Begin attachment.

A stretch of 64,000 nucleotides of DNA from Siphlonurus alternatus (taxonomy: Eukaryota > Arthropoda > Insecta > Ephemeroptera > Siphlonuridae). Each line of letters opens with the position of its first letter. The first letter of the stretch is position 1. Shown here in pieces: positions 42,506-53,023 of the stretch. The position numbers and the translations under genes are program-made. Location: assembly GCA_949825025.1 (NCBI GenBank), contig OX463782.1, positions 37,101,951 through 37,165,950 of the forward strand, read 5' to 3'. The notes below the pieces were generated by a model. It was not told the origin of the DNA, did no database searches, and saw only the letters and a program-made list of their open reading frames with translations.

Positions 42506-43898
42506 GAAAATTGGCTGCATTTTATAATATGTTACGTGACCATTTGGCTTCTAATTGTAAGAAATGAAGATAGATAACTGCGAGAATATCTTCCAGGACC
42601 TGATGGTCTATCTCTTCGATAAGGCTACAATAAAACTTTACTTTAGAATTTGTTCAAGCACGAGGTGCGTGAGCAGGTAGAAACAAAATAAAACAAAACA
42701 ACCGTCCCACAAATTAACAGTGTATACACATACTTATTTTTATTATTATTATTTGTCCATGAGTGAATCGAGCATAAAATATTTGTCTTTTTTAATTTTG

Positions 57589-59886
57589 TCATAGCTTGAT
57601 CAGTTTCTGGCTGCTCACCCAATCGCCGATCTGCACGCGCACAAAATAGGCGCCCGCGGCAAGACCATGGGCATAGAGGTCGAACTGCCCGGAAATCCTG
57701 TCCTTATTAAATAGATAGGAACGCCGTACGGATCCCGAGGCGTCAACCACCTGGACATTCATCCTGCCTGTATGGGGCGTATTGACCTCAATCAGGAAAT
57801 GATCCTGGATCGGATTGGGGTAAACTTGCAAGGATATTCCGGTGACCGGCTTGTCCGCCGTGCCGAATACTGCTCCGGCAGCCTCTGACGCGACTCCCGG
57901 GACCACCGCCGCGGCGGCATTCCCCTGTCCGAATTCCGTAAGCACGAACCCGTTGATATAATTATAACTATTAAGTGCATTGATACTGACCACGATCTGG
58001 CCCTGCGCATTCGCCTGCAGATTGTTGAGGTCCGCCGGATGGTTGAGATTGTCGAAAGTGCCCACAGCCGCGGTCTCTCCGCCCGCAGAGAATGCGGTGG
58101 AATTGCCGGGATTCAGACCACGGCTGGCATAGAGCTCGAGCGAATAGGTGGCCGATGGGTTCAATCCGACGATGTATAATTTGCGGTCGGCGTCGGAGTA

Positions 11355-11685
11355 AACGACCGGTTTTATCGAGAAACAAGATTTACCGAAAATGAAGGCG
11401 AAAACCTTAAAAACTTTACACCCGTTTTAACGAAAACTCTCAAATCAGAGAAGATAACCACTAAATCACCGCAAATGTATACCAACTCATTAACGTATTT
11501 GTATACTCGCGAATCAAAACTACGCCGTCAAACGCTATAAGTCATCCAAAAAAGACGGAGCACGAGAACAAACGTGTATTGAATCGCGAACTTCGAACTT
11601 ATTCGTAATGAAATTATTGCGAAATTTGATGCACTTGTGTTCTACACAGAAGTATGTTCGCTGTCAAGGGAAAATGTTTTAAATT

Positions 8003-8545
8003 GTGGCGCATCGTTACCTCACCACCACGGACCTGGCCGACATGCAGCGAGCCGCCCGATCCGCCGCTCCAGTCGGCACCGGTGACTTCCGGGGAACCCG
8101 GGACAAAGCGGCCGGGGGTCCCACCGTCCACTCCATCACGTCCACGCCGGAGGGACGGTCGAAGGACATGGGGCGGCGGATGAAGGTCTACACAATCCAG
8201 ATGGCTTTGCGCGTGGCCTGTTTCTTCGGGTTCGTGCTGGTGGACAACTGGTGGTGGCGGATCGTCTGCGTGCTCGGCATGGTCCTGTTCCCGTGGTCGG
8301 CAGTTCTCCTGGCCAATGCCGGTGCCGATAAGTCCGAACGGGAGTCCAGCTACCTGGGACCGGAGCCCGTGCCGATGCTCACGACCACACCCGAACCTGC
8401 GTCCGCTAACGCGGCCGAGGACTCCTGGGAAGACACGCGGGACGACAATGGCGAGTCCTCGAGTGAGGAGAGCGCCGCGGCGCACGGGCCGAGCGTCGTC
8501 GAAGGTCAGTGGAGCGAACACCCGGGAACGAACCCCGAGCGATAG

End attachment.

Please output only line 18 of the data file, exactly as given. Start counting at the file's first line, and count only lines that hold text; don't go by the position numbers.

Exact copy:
11601 ATTCGTAATGAAATTATTGCGAAATTTGATGCACTTGTGTTCTACACAGAAGTATGTTCGCTGTCAAGGGAAAATGTTTTAAATT